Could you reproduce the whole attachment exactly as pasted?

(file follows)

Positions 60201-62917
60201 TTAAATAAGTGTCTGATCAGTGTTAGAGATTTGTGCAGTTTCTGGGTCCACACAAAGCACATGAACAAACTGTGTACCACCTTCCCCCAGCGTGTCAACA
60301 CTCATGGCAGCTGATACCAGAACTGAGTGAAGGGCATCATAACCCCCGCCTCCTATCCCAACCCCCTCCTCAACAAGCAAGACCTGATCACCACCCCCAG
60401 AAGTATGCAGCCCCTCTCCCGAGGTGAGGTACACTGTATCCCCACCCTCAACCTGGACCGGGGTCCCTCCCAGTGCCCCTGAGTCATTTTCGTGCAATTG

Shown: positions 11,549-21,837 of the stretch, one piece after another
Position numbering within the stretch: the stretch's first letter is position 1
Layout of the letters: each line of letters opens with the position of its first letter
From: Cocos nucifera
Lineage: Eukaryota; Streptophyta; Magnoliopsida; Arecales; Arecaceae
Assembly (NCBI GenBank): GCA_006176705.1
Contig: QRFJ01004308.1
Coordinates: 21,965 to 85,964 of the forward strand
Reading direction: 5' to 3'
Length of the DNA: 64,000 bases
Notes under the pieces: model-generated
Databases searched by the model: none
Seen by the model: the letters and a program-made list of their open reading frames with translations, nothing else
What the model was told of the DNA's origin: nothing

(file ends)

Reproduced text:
Positions 60201-62917
60201 TTAAATAAGTGTCTGATCAGTGTTAGAGATTTGTGCAGTTTCTGGGTCCACACAAAGCACATGAACAAACTGTGTACCACCTTCCCCCAGCGTGTCAACA
60301 CTCATGGCAGCTGATACCAGAACTGAGTGAAGGGCATCATAACCCCCGCCTCCTATCCCAACCCCCTCCTCAACAAGCAAGACCTGATCACCACCCCCAG
60401 AAGTATGCAGCCCCTCTCCCGAGGTGAGGTACACTGTATCCCCACCCTCAACCTGGACCGGGGTCCCTCCCAGTGCCCCTGAGTCATTTTCGTGCAATTG

Shown: positions 11,549-21,837 of the stretch, one piece after another
Position numbering within the stretch: the stretch's first letter is position 1
Layout of the letters: each line of letters opens with the position of its first letter
From: Cocos nucifera
Lineage: Eukaryota; Streptophyta; Magnoliopsida; Arecales; Arecaceae
Assembly (NCBI GenBank): GCA_006176705.1
Contig: QRFJ01004308.1
Coordinates: 21,965 to 85,964 of the forward strand
Reading direction: 5' to 3'
Length of the DNA: 64,000 bases
Notes under the pieces: model-generated
Databases searched by the model: none
Seen by the model: the letters and a program-made list of their open reading frames with translations, nothing else
What the model was told of the DNA's origin: nothing